Friday, January 3, 2014

How Al-Qaeda Changed the Syrian War

‘Since its appearance last April, ISIS has changed the course of the Syrian war.’

Sarah Birke has written an important piece on how Al-Qaeda changed the Syrian war.

“While ISIS (Islamic State of Iraq and Greater Syria) and Nusra share many aims, and both are well funded and trained, there are significant differences between the two groups. Jabhat al-Nusra stresses the fight against Assad, while ISIS tends to be more focused on establishing its own rule on conquered territory. Nusra has pursued a strategy of slowly building support for an Islamic state, while ISIS is far more ruthless, carrying out sectarian attacks and imposing sharia law immediately. And while Nusra, despite its large contingent of foreign fighters, is seen as a home-grown problem, Syrians at the border frequently described Da’ash  (ISIS) as foreign ‘occupiers’ in their country.”

“While Syrians continue to suffer, sandwiched between a brutal dictatorship and extremist groups, Arab and European jihadists are being indoctrinated and trained in the world’s most active battle zone–experience they may someday bring home.”

To read Sarah Birke’s piece in the 27 December issue of The New York Review of Books, please click here.

Note: The Islamic State of Iraq and Al-Sham (ISIS) is also referred to as the Islamic State of Iraq and the Levant (ISIL).

Image credit: Mike King/


Anonymous said...

What is the Sarah B. ethnicity?

Have Uskowi graduated from a journalism at his "universities"?

If he is not a journalist by his profession, who is searching for him for all those "materials" and "photolets"?.

Nader Uskowi said...

I don't know how my background is related to this topic (like your thoughtful comments on Syrian war); but answering your question, I was the youngest editor-in-chief of.a Tehran daily during the time of the revolution and now a blogger. Why?

Mark Pyruz said...

Nader, click HERE for ISIS AO. Map provides a better perspective on the current Syria/Iraq conflict.

Anonymous said...

One wonders what will happen in those western and other countries when those citizens who went off to fight the jihad in syria,with their governments turning a blind eye,finally return home,somehow I just cant picture these head chopping cannibals sitting around doing nothing,the phrase "payback is a bitch" does come to mind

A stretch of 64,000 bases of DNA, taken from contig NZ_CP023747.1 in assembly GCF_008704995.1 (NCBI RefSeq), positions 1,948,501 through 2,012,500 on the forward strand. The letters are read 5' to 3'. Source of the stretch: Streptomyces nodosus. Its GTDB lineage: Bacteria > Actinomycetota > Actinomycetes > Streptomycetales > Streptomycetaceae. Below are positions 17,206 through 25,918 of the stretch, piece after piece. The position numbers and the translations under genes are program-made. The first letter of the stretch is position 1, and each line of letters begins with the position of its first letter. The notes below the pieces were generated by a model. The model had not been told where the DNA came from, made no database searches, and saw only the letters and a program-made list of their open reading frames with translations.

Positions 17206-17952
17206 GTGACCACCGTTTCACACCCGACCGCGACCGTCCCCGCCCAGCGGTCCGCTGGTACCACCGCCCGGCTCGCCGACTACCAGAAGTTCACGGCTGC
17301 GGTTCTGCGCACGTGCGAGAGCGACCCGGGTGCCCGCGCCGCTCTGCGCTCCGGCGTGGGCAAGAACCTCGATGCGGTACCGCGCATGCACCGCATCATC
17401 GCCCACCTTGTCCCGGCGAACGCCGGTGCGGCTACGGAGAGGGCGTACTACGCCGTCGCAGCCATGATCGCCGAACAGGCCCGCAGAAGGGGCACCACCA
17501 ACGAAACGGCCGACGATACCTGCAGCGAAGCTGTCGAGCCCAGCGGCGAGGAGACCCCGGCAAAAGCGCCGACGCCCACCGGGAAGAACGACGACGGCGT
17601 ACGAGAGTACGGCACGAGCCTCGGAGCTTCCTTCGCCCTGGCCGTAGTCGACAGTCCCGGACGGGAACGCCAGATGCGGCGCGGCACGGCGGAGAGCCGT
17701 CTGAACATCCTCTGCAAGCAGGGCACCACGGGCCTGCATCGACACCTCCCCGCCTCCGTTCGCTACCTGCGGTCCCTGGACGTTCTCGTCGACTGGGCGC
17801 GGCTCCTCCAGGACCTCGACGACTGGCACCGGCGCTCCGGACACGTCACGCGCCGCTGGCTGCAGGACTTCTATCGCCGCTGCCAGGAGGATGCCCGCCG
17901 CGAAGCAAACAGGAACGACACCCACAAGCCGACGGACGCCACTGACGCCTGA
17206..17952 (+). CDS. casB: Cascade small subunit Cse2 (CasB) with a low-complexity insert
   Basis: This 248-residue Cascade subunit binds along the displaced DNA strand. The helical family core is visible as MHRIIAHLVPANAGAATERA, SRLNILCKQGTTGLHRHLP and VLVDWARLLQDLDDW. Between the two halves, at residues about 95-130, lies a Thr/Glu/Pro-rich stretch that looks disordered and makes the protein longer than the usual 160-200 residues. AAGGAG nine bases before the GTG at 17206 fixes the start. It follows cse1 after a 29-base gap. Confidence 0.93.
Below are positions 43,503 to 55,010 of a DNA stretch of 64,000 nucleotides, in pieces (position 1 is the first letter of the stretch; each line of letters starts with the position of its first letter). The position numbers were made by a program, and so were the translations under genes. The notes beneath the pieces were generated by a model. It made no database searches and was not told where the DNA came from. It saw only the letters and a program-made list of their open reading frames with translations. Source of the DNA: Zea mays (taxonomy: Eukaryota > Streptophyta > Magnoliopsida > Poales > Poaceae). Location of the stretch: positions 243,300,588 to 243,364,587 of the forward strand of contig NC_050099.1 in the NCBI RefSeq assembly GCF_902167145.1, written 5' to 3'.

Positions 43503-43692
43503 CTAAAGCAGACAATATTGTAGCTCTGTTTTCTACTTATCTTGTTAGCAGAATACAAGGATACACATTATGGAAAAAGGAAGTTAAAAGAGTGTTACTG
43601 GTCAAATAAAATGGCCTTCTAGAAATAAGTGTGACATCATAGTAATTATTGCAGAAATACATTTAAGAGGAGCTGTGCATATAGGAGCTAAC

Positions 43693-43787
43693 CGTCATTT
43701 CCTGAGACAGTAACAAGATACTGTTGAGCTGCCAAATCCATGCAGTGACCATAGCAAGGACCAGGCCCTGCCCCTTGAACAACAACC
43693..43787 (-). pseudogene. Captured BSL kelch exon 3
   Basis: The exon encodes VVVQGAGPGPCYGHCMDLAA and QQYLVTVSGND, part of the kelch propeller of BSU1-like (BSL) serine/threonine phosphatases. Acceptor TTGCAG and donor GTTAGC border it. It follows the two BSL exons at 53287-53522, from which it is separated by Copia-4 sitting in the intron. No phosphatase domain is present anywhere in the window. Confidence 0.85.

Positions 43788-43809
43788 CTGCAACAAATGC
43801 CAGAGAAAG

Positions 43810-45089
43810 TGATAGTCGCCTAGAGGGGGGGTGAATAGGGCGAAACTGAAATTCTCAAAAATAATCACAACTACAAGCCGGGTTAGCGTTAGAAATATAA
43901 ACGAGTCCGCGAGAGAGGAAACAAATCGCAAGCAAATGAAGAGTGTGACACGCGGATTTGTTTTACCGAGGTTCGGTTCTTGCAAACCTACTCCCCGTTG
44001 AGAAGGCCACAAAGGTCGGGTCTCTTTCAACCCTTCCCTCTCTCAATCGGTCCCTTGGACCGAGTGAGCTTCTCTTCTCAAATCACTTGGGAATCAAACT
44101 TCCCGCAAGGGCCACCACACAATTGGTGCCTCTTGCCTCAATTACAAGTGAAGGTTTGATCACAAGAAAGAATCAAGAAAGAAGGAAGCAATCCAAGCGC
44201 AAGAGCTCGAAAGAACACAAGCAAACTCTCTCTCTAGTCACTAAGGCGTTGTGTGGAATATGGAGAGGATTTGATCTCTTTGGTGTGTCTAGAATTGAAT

Nader Uskowi said...


B.M.A said...

The article is biased !-@-it always refers Assad as a dictator and inhuman ,@ the writer seems to endorse the view that the Islamist groups out there fighting 'only' get their funding from private donors which is not true!-@- while the whole world has known that the WEST is supporting a group that uses terror and can not be trusted with power and all the funding is and was a fraud and a waste of public funds,the writer forgets to mention this and rushes to conclude that "Syrians are sandwiched between a dictator and extremist groups!" .

The good news is that Sara Birke is not the only analyst out there commenting on the war!.

Nader Uskowi said...

Four decades of Assad dictatorship is the root cause of the Syria conflict. As is the case in many revolutions and civil wars, the anti-dictatorship movements could attract extreme reactionary elements who oppose the dictator not for his dictatorship but for other reasons, in this case opposing Assad's secularism and an attempt to establish a non-secular religious dictatorship.

It is true that foreign countries, chiefly the Iranians, the Saudis, The Qataris and the Turks have taken side with the government or any number of opposition groups, ISIS included, in this messy and dangerous civil war. They should all leave Syria, and let Syrian people decide their own fate.

B.M.A said...

Four DECADES of dictatorship is a problem to some few people in Syria and one Uskowi ! ,but it has never been a problem to the West.And history is the best witness to this! as we are reading history showing the West courting the dictatorship in south Africa just as we are are seeing the same scenario today with the Persian Gulf monarchies in good terms with the west despite horrendous crimes and dismal human rights records!-,Killing innocent people in bloody campaigns to remove dictators among themselves to install new ones.

@ Question one-
why is democracy so expensive ?-is it prudent for the west to use merciless goons
who kill those who oppose their views ,silence critics,use religion and terror to subdue their subjects into submission.Why didn't the 'beacon of democracy try sanctions on the Assad regime for a start before supporting the genocide?.

@Question two
-your view that 'the anti dictatorship movements could attract extreme reactionary elements..' is not only a fact but HAD BEEN known by the CIA.They saw it coming!.-why waste public funds,kill innocent lives,on a scheme that has a zero chance of succeeding ?.

i loath this western daytime hypocrisy -using terror and violence in a costly campaign to remove one 'dictator' while dinning with the other one next door in the same region!..

Nader Uskowi said...

B.M.A, please go back and look at the videos of the peaceful demonstrations and marches on the cities of Syria in the first year of the conflict and during the height of the Arab Spring, and then dare coming back telling us that only a "few people and one Uskowi" saw dictatorship as a problem in the country.

The least costly way to have avoided the current situation was for Assad to introduce meaningful reforms and let a new government taking responsibility for managing the country. Four decades of Assads were enough.